With the transition to electric vehicles (EVs) now well underway, charging infrastructure will become a standard feature in business car parks and depots across the UK. Natasha Fry, Head of Strategic Accounts at Mer UK, discusses the power issues that businesses are facing as the need for charging picks up pace.
I’ve noticed a real shift in the conversations about electric vehicle (EV) charging in the last 12 months and the main topic is power. As the use of electric vehicles grows, so does the expectation that buildings will also provide EV charging but having the available power to change vehicles en masse requires careful planning.
What I have witnessed so far is that companies have been cautious in implementing a phased approach to providing charging – many starting small with a handful of charge points to support their staff, visitors or their own fleet. For that initial first phase, I find that most companies will have enough power to accommodate the infrastructure they require. In instances where power has been a challenge, especially at peak times, we have been able to work around it at the site using clever technology such as active load balancing and smart charging technology. This helps to make the most effective use of whatever power is available at a site and has helped to delay the need for costly power upgrades.
But we all know that the transition to a cleaner, greener fleet is going to take more power than is available. A business may come into this process thinking that they need one or two charge points. However, as things evolve it’s virtually guaranteed that they will need more – and with that comes the need for more power.
If I could give one piece of advice to any organisation that is thinking about transitioning to electric vehicles it would be to think about the long-term goal for their organisation and start future-proofing now.
A simple thing that businesses can do is to begin by thinking about the type of infrastructure they really need. I often find that businesses come into the process thinking that they need the fastest way to charge and want to install rapid charging on their sites – but this immediately places a huge power requirement onto a building and is not always the best solution. I would always start any consultation with a customer by understanding how and at what time of day their vehicles will need to be charged. Often fast, AC chargers are adequate – most return-to-base applications can be covered by charging overnight which requires a lot less power over a longer period of time.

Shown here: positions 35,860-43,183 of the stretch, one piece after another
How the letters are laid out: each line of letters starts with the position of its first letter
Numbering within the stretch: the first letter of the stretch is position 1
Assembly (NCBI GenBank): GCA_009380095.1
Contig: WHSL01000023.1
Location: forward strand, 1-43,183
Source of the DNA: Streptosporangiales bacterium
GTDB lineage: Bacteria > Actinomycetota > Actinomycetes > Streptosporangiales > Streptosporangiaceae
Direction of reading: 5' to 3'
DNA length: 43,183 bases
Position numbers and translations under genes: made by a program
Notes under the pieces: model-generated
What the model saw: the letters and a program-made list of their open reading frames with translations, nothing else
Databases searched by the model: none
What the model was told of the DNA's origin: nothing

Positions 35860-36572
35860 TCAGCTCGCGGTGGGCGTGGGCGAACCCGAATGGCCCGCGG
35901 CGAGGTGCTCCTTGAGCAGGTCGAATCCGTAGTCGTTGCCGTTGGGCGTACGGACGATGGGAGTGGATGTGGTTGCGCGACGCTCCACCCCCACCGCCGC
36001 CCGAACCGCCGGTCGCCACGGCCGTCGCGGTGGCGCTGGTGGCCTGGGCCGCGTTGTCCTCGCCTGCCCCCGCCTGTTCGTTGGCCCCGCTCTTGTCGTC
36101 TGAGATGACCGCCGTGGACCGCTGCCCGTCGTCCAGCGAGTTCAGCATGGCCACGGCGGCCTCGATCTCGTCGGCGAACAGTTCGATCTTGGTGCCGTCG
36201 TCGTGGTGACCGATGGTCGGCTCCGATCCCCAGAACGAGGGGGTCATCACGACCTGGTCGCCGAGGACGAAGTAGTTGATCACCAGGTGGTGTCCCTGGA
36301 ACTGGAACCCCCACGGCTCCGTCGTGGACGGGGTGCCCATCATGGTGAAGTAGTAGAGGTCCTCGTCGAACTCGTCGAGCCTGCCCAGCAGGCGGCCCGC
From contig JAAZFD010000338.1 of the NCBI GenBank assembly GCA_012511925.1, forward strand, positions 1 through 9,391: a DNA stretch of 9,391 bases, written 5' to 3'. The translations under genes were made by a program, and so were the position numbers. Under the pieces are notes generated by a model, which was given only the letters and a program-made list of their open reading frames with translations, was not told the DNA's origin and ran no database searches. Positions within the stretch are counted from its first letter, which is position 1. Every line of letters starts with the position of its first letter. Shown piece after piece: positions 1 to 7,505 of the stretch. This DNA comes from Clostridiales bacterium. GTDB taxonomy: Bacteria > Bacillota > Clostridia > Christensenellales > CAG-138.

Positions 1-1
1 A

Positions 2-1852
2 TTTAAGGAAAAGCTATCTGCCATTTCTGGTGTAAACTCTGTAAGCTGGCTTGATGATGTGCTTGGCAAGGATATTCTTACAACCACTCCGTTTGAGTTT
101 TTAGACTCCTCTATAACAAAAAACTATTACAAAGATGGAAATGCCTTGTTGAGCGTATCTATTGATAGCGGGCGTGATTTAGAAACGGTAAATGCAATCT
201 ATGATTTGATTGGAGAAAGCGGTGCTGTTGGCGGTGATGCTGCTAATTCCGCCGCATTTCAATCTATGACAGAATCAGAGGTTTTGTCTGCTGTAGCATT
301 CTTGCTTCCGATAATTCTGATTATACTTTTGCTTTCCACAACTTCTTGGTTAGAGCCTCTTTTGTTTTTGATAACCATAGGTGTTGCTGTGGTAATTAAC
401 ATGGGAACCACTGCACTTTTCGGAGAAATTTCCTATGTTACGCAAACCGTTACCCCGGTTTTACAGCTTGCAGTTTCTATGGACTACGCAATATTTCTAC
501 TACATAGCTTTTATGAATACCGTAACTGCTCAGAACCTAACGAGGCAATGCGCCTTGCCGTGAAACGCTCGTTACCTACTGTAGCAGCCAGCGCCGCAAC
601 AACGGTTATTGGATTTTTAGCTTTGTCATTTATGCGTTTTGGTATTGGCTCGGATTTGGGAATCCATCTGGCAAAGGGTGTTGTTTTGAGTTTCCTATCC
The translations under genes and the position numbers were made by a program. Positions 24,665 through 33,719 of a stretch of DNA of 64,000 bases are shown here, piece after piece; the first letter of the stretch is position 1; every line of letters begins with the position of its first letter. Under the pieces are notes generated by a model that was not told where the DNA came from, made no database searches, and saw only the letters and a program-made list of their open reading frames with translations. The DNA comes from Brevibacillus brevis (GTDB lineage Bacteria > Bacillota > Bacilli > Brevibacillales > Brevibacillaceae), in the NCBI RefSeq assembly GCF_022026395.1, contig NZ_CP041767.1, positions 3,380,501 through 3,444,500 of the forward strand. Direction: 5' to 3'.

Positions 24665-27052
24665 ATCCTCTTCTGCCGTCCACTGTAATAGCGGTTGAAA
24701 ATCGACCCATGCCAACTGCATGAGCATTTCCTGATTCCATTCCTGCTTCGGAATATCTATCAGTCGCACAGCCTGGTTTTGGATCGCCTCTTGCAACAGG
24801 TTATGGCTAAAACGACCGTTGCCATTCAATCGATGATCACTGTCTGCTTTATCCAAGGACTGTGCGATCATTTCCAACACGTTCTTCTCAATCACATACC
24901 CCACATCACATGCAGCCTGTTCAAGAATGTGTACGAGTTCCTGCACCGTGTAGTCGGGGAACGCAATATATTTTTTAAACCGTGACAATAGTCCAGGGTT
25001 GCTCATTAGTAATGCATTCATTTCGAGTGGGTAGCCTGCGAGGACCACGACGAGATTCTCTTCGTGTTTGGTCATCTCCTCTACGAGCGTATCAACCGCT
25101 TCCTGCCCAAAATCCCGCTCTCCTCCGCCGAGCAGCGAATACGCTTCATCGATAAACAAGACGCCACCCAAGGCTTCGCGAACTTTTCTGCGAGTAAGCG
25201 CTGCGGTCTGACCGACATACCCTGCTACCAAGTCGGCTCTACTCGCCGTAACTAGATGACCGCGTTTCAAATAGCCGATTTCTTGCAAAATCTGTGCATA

For large charging infrastructure roll-outs, to adequately meet the needs of a growing fleet, it will however almost certainly be necessary to upgrade the power supply and it may even be necessary to upgrade the grid feeder and the substation at a site. Thinking about this from the beginning is critical. Engaging with a Distribution Network Operator (DNO) can add substantial timescales to a project – between three to six months for a low voltage connection and even more for high voltage due to the legal complexities they bring. At Mer, we can support our customers with a full DNO power service through our Charging as a Service model – providing a fully wrapped around electrification strategy to help overcome some of these challenges and taking the risk away from major operators.
Another option many of our customers are starting to investigate is energy generation on site. Solar and PV are obvious examples and energy storage is becoming increasingly popular to store power for use when its is needed. This too is a much longer-term solution that takes additional planning and appropriate timelines.
Whatever the approach that businesses take, it is inevitable that sites and offices across the UK will need more power – and major fleets are going to need more than anyone else. As we approach the 2030 deadline for the ban on the sale of new petrol and diesel vehicles, there really will be a power grab by companies as they look to get more supply into their depots and workplaces. The speed of electrification is accelerating, businesses need to start now so they don’t get left behind.
Image courtesy of Mer.